The concept of covenant was extremely important to Puritans, and covenant theology was central to their beliefs. After the fall of man , human nature was corrupted by original sin and unable to fulfill the covenant of works, since each person inevitably violated God's law as expressed in the Ten Commandments. As sinners, every person deserved damnation. Puritans shared with other Calvinists a belief in double predestination , that some people the elect were destined by God to receive grace and salvation while others were destined for Hell.
According to covenant theology, Christ's sacrifice on the cross made possible the covenant of grace, by which those selected by God could be saved.
Puritans believed in unconditional election and irresistible grace —God's grace was given freely without condition to the elect and could not be refused. Covenant theology made individual salvation deeply personal. It held that God's predestination was not "impersonal and mechanical" but was a "covenant of grace" that one entered into by faith.
Therefore, being a Christian could never be reduced to simple "intellectual acknowledgment" of the truth of Christianity. Puritans agreed "that the effectual call of each elect saint of God would always come as an individuated personal encounter with God's promises".
The process by which the elect are brought from spiritual death to spiritual life regeneration was described as conversion. Over time, however, Puritan theologians developed a framework for authentic religious experience based on their own experiences as well as those of their parishioners. Eventually, Puritans came to regard a specific conversion experience as an essential mark of one's election. The Puritan conversion experience was commonly described as occurring in discrete phases.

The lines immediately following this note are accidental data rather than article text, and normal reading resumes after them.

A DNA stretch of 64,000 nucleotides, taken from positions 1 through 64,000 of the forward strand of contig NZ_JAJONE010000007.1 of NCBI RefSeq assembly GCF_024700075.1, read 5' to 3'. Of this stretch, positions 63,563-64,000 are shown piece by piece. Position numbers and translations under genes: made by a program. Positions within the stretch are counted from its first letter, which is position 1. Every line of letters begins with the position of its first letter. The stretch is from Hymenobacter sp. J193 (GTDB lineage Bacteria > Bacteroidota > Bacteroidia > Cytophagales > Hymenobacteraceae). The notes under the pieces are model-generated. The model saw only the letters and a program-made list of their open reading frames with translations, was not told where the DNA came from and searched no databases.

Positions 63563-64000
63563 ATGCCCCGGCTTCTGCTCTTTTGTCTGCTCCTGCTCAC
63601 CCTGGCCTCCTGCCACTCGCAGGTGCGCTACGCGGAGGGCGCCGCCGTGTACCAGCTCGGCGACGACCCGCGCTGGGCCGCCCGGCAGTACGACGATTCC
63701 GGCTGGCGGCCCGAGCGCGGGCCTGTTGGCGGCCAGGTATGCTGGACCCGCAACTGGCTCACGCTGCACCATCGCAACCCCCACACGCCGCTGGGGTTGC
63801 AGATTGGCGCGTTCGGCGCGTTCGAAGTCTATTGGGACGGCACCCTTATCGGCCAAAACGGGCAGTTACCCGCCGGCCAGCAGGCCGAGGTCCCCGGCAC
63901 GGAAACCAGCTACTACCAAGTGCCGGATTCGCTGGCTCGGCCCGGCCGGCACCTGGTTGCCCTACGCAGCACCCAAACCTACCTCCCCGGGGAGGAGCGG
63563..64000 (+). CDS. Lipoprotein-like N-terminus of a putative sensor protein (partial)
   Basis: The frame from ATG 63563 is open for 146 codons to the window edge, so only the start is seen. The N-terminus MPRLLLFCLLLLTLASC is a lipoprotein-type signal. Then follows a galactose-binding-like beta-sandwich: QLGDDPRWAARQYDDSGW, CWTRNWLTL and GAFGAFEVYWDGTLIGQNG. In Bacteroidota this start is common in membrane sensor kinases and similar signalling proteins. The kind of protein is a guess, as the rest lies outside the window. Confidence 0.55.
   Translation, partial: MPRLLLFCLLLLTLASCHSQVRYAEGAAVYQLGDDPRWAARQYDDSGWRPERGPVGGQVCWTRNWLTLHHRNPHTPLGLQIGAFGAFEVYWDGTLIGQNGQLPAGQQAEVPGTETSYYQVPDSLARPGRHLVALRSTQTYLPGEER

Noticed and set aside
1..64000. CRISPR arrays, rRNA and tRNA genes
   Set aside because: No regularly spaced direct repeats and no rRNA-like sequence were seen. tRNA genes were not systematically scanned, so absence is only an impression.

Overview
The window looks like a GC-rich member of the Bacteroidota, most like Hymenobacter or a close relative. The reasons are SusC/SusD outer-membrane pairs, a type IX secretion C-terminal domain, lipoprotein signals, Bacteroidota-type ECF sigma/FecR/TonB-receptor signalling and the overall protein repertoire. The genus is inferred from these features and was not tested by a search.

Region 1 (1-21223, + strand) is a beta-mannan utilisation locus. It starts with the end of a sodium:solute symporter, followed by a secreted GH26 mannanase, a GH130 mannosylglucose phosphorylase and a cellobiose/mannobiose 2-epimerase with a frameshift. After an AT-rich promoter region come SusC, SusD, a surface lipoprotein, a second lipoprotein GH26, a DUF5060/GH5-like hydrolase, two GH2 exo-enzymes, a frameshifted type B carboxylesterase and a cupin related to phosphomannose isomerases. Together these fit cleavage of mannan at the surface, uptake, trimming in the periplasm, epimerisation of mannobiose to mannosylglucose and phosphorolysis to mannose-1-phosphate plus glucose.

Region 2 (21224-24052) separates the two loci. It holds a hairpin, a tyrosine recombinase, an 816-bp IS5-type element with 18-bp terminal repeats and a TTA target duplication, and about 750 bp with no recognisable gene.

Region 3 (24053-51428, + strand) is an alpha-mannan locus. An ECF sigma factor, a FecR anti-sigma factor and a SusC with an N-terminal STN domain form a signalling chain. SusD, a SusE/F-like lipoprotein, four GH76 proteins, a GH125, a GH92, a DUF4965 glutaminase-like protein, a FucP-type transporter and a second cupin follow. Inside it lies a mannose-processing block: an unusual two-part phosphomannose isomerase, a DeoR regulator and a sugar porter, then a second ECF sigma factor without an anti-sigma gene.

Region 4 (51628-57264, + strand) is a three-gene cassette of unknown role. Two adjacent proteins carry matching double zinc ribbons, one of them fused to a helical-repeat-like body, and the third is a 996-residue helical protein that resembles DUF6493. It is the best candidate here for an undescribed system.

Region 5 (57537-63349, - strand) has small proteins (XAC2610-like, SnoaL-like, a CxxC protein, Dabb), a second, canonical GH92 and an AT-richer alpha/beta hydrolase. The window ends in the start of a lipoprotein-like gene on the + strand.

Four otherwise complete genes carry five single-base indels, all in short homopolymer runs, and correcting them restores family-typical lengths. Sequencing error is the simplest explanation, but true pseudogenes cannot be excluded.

It began with a preparatory phase designed to produce contrition for sin through introspection, Bible study and listening to preaching. This was followed by humiliation, when the sinner realized that he or she was helpless to break free from sin and that their good works could never earn forgiveness. For some Puritans, this was a dramatic experience and they referred to it as being born again.
Confirming that such a conversion had actually happened often required prolonged and continual introspection. Historian Perry Miller wrote that the Puritans "liberated men from the treadmill of indulgences and penances , but cast them on the iron couch of introspection". Puritan clergy wrote many spiritual guides to help their parishioners pursue personal piety and sanctification. Too much emphasis on one's good works could be criticized for being too close to Arminianism , and too much emphasis on subjective religious experience could be criticized as Antinomianism.
Many Puritans relied on both personal religious experience and self-examination to assess their spiritual condition. Puritanism's experiential piety would be inherited by the evangelical Protestants of the 18th century.
While most Puritans were members of the Church of England, they were critical of its worship practices. In the 17th century, Sunday worship in the established church took the form of the Morning Prayer service in the Book of Common Prayer. This might include a sermon, but Holy Communion or the Lord's Supper was only occasionally observed. Officially, lay people were only required to receive communion three times a year, but most people only received communion once a year at Easter.
Puritans were concerned about biblical errors and Catholic remnants within the prayer book. Puritans objected to bowing at the name of Jesus, the requirement that priests wear the surplice , and the use of written, set prayers in place of improvised prayers. The sermon was central to Puritan piety. Puritans taught that there were two sacraments : baptism and the Lord's Supper. Puritans agreed with the church's practice of infant baptism.